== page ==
|Doc Rivers: Rajon Rondo, Big Baby and other things that made the Celtics super on Sunday||02.07.11 at 1:47 pm ET|
For many reasons, the first 12 minutes and 59 seconds didn’t start out very well for the Celtics on Sunday.
There was Orlando jumping out to a 12-2 lead as Dwight Howard dominated. There was Glen Davis leaving a mark in the parquet with the back of his head, suffering a bruised skull. But as he returned to the bench to start the second quarter, that paled in comparison to the bruise to the spinal cord of Marquis Daniels as he ran into the chest of Gilbert Arenas and fell suddenly to the floor.
Things were just completely out of whack. But then it was Rajon Rondo‘s time to take over the game. And did he ever. Immediately after kneeling to check on the well-being of Daniels, Rondo came out of the delay and drove to the basket for a lay-up exactly 20 seconds later that energized the crowd and – more importantly – his teammates. He was on his way to a season-high 26 points.
So, what was the difference in his point guard Sunday?
‘Well, after ‘ you mean after the first six minutes of horrendous basketball from our team?” Rivers replied rhetorically. It just looked like the first six minutes, we were there to play basketball but I thought they were really invested into the game. And you know, why that changed I don’t know, but it was good. We went to an open set which we rarely do. I just didn’t see us with any ‘ we didn’t have anything going.
“And Jameer [Nelson] picked up that one foul and we just decided to go basically open spread. And we told Rondo to get to the rim, and, you know, use his instincts. He’ll find open guys.’
The Celtics went with a spread offense that allowed more lanes for Rondo to drive to the basket and create off the dribble.
‘Well it really depends on the game,” Rivers said. “I want him to be aggressive every game. We’re not going to run spread every game because it doesn’t make a lot of sense every night. We’d like to match up with him, especially Jameer wanted to stay on the floor because of his fouls, but that is how we want him to take the ball to the basket.
“Whenever he does go, we want him to go with power and speed and be willing to get fouled. And I thought over everything that was it. Obviously he made great shots and all that. I just liked the fact that he had no problem if he got fouled.’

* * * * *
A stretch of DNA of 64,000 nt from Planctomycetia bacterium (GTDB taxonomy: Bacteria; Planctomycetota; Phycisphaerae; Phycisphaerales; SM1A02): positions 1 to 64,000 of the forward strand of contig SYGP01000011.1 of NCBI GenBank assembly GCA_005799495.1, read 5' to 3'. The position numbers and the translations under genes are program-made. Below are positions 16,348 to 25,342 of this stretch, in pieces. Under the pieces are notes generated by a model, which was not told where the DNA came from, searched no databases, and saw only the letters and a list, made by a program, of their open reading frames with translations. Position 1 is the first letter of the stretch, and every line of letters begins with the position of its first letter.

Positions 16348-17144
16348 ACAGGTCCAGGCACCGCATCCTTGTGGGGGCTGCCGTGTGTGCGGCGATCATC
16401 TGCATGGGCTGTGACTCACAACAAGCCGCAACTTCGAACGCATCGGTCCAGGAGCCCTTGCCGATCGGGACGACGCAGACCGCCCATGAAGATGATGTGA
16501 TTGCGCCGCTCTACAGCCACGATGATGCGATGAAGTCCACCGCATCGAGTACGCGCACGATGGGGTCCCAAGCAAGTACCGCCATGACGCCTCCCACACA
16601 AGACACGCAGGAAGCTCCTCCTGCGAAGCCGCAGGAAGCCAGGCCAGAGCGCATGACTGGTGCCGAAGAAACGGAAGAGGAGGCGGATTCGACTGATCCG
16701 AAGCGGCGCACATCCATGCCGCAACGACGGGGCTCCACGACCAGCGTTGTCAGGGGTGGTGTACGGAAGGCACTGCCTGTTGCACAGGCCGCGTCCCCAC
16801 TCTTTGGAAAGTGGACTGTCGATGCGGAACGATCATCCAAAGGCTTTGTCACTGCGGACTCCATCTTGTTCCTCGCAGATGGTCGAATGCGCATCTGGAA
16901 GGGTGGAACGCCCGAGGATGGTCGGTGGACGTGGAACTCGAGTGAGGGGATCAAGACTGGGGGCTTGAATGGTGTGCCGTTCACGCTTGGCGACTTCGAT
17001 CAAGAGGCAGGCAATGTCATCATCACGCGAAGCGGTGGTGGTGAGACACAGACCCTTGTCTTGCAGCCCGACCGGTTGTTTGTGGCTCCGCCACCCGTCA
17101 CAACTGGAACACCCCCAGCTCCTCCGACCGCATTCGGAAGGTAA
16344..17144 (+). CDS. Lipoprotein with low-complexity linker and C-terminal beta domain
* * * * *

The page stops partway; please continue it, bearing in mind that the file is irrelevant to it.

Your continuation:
Then there were the 21 missed 3-pointers by the Magic, who missed 61-of-93 shots. After the Celtics allowed the Mavericks to beat them on 8-of-17 shooting from long range, Rivers realized early his team was committed to not allowing that again.
Rivers asked for prayers for Davis and Semih Erden, who drew the assignment of guarding Dwight Howard when Kendrick Perkins was forced to the bench to rest. Those prayers were essentially answered in the form of a 91-80 win. Yes, Howard ate up Big Baby, Perkins and Erden for 22 points in the first half. But he had just six points in the second half as the Celtics put on the defense clamps, led by Davis’ ball denial in the post.
‘Phenomenal,” Rivers said of the effort. “Great defense. I think any time you lose a game where you think you broke your principals and defensively you were not right, then the next time you play if you’re a defensive team, you’re probably going to have a good defensive effort. And I thought we did that. I said this with Baby and Perk, it was a test for them.
“It was tough because we were going to leave them on an island and Dwight had it going early. And we just kept telling them, ‘We’re doing the right thing. Just keep doing it.’ And that was tough for them, and the fact that they stayed with it and stayed on it was good.’
|Delonte West plans to return Feb. 22||02.06.11 at 6:23 pm ET|
In the aftermath of the Celtics‘ 91-80 win over the Eastern Conference rival Magic on Sunday afternoon, Delonte West said he plans to return from his wrist injury on Feb. 22 against the Warriors in Oakland.
“Righ now, they think I’ll be back the first game after the All-Star break,” said West, adding that he will be returning to full-contact practice soon.
West hasn’t played since breaking his right wrist against the Nets on Nov. 24. The Celtics’ reserve guard played just five games after serving a 10-game suspension to open the season for a weapons charge . He averaged 6.8 points and 2.0 assists in 17.6 minutes in those games.
After recently getting his cast removed, West has participated in non-contact drills at practice in addition to shooting prior to games.
As for Sunday’s game action, West expressed concern for Marquis Daniels, who suffered a bruised spine and is expected to miss a month. West also said of Rajon Rondo, who scored a season-high 26 points: “In my opinion, Rondo is the best point guard in the NBA, but I guess you’ll have to leave that to the experts.”
|Fast Break: Celtics silence Magic||at 5:16 pm ET|
After an opening 15 minutes that was both scary and sloppy, the Celtics rallied to put away the Magic, 91-80, led by a season-high 26 points by Rajon Rondo. The C’s won the season series against their Eastern Conference rivals, 2-1.
Glen Davis and Marquis Daniels both hit the ground hard on separate first-half instances. Davis (head bruise) returned. Daniels (neck injury) did not. Meanwhile, the Celtics made only five field goals in the first 15 minutes and trailed by as much as nine points.